Letter to the Editor: 

I spent more than 30 years in the sign industry working for two of the largest and most reputable companies in the country. I’ve worked on projects for Fortune 500 companies in more than 18 countries.

I believe I have acquired more than enough expertise to say that Eagle River has a huge identity problem. 

Cities generally have sign codes. The purpose of codes is not to restrict business, but to support it. One clause almost every sign code has refers to abandoned signs. 

One example might be the Vilas Village Mall, with its rotting and rusting sign. 

As you probably know, there is no Village Mall. The space is occupied by Pick ’n Save and Tractor Supply Co. 

It’s a shame that these businesses are striving to provide a service to this community and have their signs beneath such an eyesore. 

Show me one person in the world who thinks the Village Mall sign is some sort of landmark and I’ll introduce you to its owners. 

It’s an oozing scab on the landscape of the city and its cancerous effect must be spreading as the business to the north has a sign that came down a few years ago, and rather than repair it and put it back up, they’ve strapped it to the poles.

I shouldn’t be so critical. After all, they put some flowers and whirligig things around it. Hey, if you can’t fix your sign, you should at least draw attention to it, right?

Here’s the bottom line. If you think a good image for your business is too expensive, your business probably doesn’t deserve it. The perception of the public is everything.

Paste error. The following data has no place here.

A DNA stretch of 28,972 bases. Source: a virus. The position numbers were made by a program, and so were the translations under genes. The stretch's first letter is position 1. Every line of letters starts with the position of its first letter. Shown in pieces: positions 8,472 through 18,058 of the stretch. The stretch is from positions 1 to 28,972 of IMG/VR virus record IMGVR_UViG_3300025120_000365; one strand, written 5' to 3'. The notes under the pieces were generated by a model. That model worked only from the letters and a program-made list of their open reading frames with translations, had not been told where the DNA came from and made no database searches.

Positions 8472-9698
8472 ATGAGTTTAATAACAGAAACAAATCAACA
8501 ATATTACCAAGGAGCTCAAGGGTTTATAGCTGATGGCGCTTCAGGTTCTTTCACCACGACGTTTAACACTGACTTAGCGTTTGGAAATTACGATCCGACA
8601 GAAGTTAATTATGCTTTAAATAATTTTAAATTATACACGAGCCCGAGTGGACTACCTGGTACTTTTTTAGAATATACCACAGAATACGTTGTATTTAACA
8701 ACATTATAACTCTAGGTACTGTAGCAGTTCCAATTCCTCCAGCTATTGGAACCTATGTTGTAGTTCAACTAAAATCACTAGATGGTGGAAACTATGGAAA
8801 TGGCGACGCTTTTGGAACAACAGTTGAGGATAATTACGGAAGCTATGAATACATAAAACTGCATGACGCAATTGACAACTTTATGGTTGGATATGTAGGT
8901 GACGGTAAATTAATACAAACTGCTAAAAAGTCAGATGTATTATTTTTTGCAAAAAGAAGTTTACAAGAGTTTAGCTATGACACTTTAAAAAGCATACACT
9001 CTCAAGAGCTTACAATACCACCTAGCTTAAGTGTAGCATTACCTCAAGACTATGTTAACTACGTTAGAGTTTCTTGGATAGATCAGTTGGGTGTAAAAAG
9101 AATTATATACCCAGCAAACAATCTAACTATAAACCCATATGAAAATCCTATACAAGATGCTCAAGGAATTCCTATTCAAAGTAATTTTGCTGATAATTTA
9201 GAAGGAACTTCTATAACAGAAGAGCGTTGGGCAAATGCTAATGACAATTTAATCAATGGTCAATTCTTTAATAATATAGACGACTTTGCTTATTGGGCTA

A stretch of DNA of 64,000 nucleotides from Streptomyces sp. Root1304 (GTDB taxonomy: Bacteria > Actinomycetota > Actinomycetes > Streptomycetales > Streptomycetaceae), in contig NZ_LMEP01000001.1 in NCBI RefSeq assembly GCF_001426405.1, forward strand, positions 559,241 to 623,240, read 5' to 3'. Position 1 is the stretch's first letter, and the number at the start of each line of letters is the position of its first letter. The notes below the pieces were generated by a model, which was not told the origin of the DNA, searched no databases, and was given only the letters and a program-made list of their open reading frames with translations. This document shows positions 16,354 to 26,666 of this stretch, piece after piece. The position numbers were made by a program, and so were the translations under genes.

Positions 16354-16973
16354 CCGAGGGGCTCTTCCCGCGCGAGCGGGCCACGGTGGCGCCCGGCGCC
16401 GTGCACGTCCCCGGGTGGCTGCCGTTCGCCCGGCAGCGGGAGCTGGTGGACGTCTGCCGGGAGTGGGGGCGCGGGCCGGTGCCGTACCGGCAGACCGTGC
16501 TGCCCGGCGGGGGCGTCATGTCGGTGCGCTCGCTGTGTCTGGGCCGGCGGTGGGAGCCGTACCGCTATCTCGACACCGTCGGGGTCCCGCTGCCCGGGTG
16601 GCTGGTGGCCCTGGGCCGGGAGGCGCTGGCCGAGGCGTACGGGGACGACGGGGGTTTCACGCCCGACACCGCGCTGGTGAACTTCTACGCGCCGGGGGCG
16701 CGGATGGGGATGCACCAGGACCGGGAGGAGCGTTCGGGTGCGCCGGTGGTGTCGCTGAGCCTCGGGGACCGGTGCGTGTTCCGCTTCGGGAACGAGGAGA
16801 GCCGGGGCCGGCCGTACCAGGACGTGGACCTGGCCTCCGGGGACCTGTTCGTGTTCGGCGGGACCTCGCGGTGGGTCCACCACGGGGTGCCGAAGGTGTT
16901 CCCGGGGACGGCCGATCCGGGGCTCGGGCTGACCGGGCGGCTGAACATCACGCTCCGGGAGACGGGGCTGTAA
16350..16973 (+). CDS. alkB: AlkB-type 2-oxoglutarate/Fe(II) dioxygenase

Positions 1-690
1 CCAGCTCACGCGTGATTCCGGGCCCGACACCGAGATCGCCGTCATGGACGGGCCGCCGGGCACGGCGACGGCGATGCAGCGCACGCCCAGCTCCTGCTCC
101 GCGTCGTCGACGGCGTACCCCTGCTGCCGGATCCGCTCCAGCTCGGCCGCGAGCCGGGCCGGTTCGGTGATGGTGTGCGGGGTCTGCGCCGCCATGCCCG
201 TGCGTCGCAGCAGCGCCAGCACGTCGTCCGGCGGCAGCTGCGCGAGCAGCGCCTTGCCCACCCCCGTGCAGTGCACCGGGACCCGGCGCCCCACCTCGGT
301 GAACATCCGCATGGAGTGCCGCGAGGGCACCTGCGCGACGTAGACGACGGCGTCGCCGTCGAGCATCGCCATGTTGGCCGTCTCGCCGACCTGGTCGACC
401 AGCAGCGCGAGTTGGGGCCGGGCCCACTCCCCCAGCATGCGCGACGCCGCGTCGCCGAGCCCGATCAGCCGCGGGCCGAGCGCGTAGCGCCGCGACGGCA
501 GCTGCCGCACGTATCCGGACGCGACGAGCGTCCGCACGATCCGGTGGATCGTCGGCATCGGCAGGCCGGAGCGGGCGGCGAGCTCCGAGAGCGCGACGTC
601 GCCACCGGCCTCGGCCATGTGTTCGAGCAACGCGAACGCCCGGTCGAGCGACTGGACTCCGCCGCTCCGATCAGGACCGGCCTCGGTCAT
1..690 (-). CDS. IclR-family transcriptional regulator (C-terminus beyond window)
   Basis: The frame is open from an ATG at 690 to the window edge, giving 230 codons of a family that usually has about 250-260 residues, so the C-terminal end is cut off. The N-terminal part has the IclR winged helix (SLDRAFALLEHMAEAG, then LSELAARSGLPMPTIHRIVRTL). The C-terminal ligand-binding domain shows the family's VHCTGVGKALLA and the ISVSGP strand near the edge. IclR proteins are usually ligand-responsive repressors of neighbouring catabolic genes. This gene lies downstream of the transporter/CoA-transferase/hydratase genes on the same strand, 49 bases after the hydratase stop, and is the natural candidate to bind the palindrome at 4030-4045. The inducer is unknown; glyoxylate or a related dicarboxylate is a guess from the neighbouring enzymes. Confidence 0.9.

The city fathers have the power to do something about these monstrosities. In my estimation, they are failing this city. A poor sign is a sign of poor business. Poor businesses don’t support growth. 

When you have signs that are literally falling apart and the city does nothing about it, you have civic leaders who are either blind or simply don’t care. Do you want your city to grow? Complacency will kill that ambition.

Perhaps when the last of Eagle River’s retailers shuts off their lights and locks their doors for the last time, the city fathers will scratch their heads and contemplate why so few people shop Eagle River. Maybe they’ll consider the Vilas Village Mall sign for the city’s tombstone. 

All the blame shouldn’t be put on a handful of retailers who have no concern for image. There is a shortage of good sign companies north of Appleton. 

Believe it or not, there are things to consider when designing a sign such as viewing distance, speed of traffic, contrast, font type and size — forget the script already — and materials. 

I don’t think it has caught on with sign companies in the area that UV-resistant inks and colors have been around for decades. Fading billboards with cheaply printed fabric sagging across rotting plywood, why would any advertiser spend money every month on a billboard that literally can’t be read? 

I know this isn’t Milwaukee, Madison or even Appleton and I’m thankful for that, but Eagle River doesn’t have to look like it’s in the early stages of death and decay. 

A good sign not only serves its business, it serves the image of the community. 

David Heuss

Phelps